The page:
Linfield will host Reza Aslan on Wednesday, Feb. 24, at 7:30 p.m. in the Richard and Lucille Ice Auditorium. The lecture, “How to Win a Cosmic War: God, Globalization and the End of the War on Terror,” is free and the public is invited.

Aslan is an internationally acclaimed writer and religious scholar who is a contributing editor at the Daily Beast, and a regular news commentator. His first book, No god but God: The Origins, Evolution, and Future of Islam, is a New York Times bestseller and has been translated into 13 languages.

Aslan’s most recent book, How to Win a Cosmic War: God, Globalization and the End of the War on Terror, offers analysis of the ideology that fuels al-Qa‘ida, the Taliban and like-minded militants throughout the Muslim world, and explores religious violence in Christianity, Judaism and Islam.

The lecture is sponsored by the Edith Green and Gordon Frazee Lecture Funds. The endowed lectures honor Edith Green, a Linfield College trustee who served in Congress for two decades, and Gordon Frazee, who served Linfield for 32 years as chaplain and professor of religion.

For more information visit or, or contact Dawn Nowacki at 503- 883-2276 or


“Fashion and Fiction,” an art exhibit examining fashion photography, will run through March 13 at the Linfield College Fine Art Gallery.

The exhibition is based on examining the intersection of contemporary staged or constructed photography and the relationship with strategies and theories of traditional fashion photography. Fashion photography has a long, rich history of creating fictitious imagery with luxuriously decadent and extravagantly ephemeral interpretations of modern culture. The current wave of constructed narrative photography also has a cultural tradition that seems to weave in and out of history, from investigations into Victorian modes of identity and class systems, into mysterious cinematic interpretations of recoding society and civilization. What role does photography play in interpreting contemporary narrative traditions in its impulsive and often superficial tendencies to encode, subvert, disguise and embellish how popular culture functions?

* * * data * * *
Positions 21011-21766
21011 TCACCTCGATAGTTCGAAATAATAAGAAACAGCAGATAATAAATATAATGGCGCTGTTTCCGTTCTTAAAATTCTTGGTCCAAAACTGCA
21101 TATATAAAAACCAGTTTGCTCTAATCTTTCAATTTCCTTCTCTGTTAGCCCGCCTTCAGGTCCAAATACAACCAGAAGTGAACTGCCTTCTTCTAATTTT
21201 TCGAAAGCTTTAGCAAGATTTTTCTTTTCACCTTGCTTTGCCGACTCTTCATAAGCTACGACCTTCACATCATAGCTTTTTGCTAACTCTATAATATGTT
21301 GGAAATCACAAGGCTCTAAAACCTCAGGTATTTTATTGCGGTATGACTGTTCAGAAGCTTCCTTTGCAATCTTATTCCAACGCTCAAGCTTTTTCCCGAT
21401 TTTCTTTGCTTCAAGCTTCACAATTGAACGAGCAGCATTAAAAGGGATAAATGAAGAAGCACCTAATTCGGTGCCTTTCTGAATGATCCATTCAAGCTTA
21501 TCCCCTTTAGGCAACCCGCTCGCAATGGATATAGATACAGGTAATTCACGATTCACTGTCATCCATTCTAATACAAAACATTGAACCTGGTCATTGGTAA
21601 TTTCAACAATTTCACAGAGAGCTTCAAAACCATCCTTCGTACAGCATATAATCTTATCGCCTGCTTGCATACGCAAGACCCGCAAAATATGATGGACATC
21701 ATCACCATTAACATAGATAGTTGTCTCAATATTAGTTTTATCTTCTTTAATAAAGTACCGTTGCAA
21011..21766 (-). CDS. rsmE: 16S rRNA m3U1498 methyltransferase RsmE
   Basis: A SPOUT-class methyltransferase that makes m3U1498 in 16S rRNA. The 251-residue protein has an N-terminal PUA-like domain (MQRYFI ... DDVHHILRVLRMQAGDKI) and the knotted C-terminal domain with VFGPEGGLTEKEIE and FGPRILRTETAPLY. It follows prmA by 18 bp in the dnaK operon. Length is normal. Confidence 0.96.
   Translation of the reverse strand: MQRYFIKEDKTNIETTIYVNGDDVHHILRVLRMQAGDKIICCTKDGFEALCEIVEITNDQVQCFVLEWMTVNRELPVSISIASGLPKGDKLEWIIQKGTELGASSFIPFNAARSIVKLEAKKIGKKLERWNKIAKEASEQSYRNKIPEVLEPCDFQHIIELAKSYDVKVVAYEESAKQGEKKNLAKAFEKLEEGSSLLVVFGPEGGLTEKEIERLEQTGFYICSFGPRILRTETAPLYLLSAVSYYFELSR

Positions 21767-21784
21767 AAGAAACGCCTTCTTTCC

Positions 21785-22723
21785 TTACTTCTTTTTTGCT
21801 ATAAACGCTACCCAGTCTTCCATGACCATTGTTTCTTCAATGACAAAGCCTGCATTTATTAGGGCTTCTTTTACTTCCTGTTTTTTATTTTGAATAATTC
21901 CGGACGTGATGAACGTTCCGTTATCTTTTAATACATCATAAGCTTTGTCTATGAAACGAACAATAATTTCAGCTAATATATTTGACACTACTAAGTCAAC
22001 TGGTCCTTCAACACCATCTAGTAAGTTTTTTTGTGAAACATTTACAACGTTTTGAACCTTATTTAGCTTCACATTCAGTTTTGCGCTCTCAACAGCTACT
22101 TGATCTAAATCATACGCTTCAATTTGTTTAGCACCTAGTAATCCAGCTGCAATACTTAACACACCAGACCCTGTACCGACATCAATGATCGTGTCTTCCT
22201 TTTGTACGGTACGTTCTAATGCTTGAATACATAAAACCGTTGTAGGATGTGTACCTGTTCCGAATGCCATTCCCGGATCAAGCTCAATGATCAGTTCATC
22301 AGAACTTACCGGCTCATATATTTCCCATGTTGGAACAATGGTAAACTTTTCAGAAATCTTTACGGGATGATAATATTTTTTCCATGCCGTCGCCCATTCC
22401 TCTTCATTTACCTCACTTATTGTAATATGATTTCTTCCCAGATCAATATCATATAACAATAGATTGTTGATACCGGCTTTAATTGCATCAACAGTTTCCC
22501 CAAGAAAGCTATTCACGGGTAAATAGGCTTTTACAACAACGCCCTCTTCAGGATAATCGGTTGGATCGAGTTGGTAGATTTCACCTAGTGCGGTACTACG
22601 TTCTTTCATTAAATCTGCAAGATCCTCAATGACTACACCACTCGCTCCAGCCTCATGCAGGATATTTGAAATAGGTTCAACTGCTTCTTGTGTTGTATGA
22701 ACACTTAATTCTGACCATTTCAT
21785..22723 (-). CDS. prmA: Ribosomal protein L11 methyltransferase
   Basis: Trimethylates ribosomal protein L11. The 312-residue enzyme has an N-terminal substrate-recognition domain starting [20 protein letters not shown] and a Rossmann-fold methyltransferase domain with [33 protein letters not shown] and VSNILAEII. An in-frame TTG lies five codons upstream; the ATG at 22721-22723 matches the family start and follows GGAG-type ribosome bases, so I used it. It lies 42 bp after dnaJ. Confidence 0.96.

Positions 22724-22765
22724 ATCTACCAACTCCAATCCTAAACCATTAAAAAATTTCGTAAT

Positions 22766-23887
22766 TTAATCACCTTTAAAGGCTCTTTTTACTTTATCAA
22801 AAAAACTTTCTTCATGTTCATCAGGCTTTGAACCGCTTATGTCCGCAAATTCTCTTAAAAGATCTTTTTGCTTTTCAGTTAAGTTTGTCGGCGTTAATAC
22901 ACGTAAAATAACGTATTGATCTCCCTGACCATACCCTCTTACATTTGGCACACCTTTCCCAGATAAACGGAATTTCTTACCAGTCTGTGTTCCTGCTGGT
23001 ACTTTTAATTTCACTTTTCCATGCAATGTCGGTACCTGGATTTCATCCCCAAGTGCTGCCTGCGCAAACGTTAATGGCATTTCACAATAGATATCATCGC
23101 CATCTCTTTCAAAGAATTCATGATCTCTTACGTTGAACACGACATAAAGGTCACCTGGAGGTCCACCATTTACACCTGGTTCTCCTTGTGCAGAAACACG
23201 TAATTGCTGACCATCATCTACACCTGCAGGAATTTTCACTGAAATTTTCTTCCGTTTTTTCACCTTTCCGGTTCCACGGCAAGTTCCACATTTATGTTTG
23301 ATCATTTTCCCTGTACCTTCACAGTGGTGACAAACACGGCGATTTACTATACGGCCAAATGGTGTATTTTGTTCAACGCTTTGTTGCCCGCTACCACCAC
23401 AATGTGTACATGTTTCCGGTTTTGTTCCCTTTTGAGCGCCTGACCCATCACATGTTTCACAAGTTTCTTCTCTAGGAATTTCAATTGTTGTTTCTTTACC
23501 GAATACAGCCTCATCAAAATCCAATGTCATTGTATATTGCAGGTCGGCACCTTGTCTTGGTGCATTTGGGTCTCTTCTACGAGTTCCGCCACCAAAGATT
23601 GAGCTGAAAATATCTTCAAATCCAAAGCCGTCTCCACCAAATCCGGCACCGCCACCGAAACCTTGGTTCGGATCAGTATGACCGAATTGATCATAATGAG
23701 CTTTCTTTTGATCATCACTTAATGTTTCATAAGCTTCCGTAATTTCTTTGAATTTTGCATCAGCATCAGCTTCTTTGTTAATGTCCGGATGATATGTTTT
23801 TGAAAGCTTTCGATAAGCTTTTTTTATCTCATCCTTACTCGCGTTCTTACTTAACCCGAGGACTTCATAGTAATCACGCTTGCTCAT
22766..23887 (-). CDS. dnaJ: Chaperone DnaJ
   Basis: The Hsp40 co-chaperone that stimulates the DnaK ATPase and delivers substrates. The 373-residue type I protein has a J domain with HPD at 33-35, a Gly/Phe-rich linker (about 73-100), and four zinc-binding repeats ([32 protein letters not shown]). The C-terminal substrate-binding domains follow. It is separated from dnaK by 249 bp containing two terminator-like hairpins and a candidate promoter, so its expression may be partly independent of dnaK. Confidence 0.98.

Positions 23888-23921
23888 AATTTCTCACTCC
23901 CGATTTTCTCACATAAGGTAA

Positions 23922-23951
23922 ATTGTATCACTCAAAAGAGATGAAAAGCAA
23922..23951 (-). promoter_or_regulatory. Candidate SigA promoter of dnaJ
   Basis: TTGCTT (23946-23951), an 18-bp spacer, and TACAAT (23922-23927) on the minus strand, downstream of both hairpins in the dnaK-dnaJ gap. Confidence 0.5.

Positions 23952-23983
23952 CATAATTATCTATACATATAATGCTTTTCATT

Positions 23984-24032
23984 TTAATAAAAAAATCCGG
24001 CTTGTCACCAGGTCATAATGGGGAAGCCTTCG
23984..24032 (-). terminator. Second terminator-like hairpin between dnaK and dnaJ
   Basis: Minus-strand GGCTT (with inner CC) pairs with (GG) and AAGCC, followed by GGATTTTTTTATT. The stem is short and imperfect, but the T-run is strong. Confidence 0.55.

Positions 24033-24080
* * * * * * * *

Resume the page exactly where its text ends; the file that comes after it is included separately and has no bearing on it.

Guest curator is Todd Johnson. Artists include Melanie Pullen (Los Angeles, Calif., courtesy of Ace Gallery), Holly Andres (Portland, courtesy of Robert Mann Gallery), New Catalogue (Chicago, Ill., courtesy of Rhona Hoffman Gallery), Daniel Hoyt (Portland), Alex Lim (San Francisco, Calif.) and Darien Revel (Richland, Wash.).

For more information, call 503-883-2804 or visit


Elementary, middle and high school students are invited to attend Kid Fit, a health education program March 2 through April 23 with sessions from 3:45-5:45 p.m. Tuesdays and Fridays.

Kid Fit teaches children the value of eating healthy and exercising regularly. Activities include swimming, Linfield sports, P.E. games, yoga, karate and nutrition. Registration is $20 and scholarships are available. For more information, contact Zach Bowman,, 503-930-5120.


The Office of Admission will host the annual Competitive Scholarship day on Sunday, Feb. 21.

Over 350 high school seniors will take academic examinations and compete for scholarships ranging between $10,000-$16,000 (over four years). For consideration, students must have applied for admission and completed the Competitive Scholarship application by Dec. 1. Students are selected to sit for one of the 30 academic exam offerings. Up to three scholarships may be awarded per examination. In addition to taking their scholarship exam, students are encouraged to stay overnight in a residence hall and invited to observe classes.


Sandy Soohoo-Refaei, associate director of International Programs, served as a national selection panelist for the Gilman International Scholarship Program, administered by the Institute of International Education (IIE), in November.



7:30 p.m.: Barbara Drake reading, Nicholson Library


11:20 a.m.: Voices SoAn table, Dillin

Noon: German conversation table, Dillin

12:30 p.m.: Carol McCulley, Faculty Learning Commons, Dillin West Wing

7:30 p.m.: Rich Emery faculty lecture, 201 Riley


Noon: Chinese conversation table, Dillin

Noon: French conversation table, Dillin

1 p.m.: Baseball at L-C state tournament (Lewis-Clark State)


Noon: Spanish conversation table, Dillin

3 p.m.: Baseball at L-C state tournament (Western Oregon)

3:30 p.m.: Men’s tennis vs. Puget Sound

6 p.m.: Women’s basketball vs. Whitman

7:30 p.m.: Halcyon Trio Oregon, Ice Auditorium

8 p.m.: Men’s basketball vs. Whitman


9 a.m.: Women’s lacrosse at Pacific Play Day

10 a.m.: Baseball at L-C state tournament (St. Martin’s)

11 a.m.: Women’s tennis at Lewis and Clark

1 p.m.: Men’s tennis vs. Lewis and Clark

6 p.m.: Women’s basketball vs. Whitworth

8 p.m.: Men’s basketball vs. Whitworth

8 p.m.: Natalie Lindsey voice recital, Ice Auditorium


All day: Academic Competitive Scholarship Day

12:30 p.m.: Baseball at L-C state tournament (Lewis-Clark State)